When 3D Realms announced that a new Duke Nukem title was in development back 1997, no one could have predicted how infamous the story of this title would become. After delaying the game for a number of years, then declaring that it would be released when “it was done,” 3D Realms would take a financial hit, losing their development team that was working on Duke Nukem Forever. Later, after having been worked on by a few development teams and still being unfinished, a legal battle would take place, and then finally in 2010, 2K Games officially reported that Gearbox Software was working on the title, and it would have a release date of May in the following year. Not to add to the running media joke that was Forever, the game was pushed back another month and has now been officially released to the masses.
Don’t expect the greatest game of this console generation, rather, welcome what should be touted as the greatest Duke Nukem game to date. It would be too easy to say the game is dated, looks bad, or even feels unfinished, but the truth is, Gearbox president Randy Pitchford has stated that Forever would be the game that 3D Realms had imagined years ago and that fans of the franchise have wanted for years. Think of the game as more of a re-release of a retro game that was never released, and not as a direct competitor of any modern first-person shooter on the market today. For a game having this type of development status, it is somewhat surprising that the title launched as a full-priced, retail release, seeing as even a minor initial launch price reduction could have gone a long way.
The gameplay has all of the elements of an average first person shooter, with an added mix of driving, puzzle solving, underwater swimming, and, of course, boss battles that can get difficult if not approached correctly. The downside to having Forever change console generations and development hands so many times, is the fact that the game has a few bugs and annoyances that can be hard to ignore. Perhaps the most obvious are the loading times between levels and level reloads when you are defeated, which usually took about a half of a minute, but felt like longer when you are ready to jump back into the action. Besides that, there are a few frame-rate issues when the action gets intense and even complete freezes during some of the boss battles. You may even experience a glitch in the driving levels where you get stuck in a vertical position, without a corrective option, and are forced to reload the level. Of course, these were all on the Xbox 360 version, so your experience may vary between platforms.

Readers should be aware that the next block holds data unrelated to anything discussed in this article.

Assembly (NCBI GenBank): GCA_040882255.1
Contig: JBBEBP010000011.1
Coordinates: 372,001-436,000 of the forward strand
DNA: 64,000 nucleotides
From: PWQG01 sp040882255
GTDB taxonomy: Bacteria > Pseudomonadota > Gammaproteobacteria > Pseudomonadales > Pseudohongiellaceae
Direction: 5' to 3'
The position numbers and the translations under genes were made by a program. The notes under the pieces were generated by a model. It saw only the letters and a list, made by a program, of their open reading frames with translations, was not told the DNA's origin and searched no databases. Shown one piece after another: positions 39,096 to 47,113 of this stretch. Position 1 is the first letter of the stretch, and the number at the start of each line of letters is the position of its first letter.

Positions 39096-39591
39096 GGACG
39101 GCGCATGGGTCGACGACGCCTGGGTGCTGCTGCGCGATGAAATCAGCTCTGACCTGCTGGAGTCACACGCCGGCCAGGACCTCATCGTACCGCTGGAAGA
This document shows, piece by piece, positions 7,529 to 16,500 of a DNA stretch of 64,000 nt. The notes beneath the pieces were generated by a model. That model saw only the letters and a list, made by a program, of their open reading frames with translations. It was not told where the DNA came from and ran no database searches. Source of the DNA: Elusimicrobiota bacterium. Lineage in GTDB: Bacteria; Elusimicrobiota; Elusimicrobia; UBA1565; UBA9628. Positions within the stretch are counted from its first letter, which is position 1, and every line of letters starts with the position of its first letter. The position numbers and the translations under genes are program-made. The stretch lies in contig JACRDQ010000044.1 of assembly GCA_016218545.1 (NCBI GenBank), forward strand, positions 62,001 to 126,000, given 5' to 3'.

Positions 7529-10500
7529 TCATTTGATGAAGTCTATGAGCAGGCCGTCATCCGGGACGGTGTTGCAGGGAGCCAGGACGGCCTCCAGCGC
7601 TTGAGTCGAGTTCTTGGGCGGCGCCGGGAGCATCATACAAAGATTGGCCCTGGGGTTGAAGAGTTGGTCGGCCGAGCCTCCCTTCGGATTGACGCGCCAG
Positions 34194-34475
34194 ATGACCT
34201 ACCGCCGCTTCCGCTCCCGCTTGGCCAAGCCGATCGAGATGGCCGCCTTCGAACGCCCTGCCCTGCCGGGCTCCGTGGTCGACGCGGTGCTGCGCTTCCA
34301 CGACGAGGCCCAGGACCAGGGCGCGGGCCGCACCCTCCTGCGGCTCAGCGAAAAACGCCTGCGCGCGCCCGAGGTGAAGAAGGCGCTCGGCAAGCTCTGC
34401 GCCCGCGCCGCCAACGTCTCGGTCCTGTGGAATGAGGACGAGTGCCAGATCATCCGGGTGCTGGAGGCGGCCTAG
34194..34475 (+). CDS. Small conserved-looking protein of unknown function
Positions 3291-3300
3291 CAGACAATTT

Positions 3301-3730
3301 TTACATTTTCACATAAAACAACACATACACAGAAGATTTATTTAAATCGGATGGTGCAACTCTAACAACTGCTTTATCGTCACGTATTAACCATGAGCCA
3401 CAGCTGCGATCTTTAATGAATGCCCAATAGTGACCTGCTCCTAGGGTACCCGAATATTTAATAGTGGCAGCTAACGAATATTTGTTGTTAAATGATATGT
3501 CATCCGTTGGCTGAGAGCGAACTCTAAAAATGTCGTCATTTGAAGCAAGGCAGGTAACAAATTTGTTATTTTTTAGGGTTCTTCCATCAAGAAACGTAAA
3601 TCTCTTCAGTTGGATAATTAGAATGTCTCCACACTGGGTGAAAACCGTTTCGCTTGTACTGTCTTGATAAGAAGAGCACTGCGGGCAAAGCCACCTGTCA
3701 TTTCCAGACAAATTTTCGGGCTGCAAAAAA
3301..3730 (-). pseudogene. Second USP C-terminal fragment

What makes the game interesting are the easter eggs and interactive elements found scattered throughout the game. Duke will do things like spit off one-liners, relieve himself in the bathroom, or perhaps even take cheap jabs at other popular franchises. You may find nods to other game franchises like Halo, Borderlands, or even access to secret rooms by using “companion” elements, like those found in the Portal franchise. If you are looking for interactivity with the “babes”, yes there are those moments as well.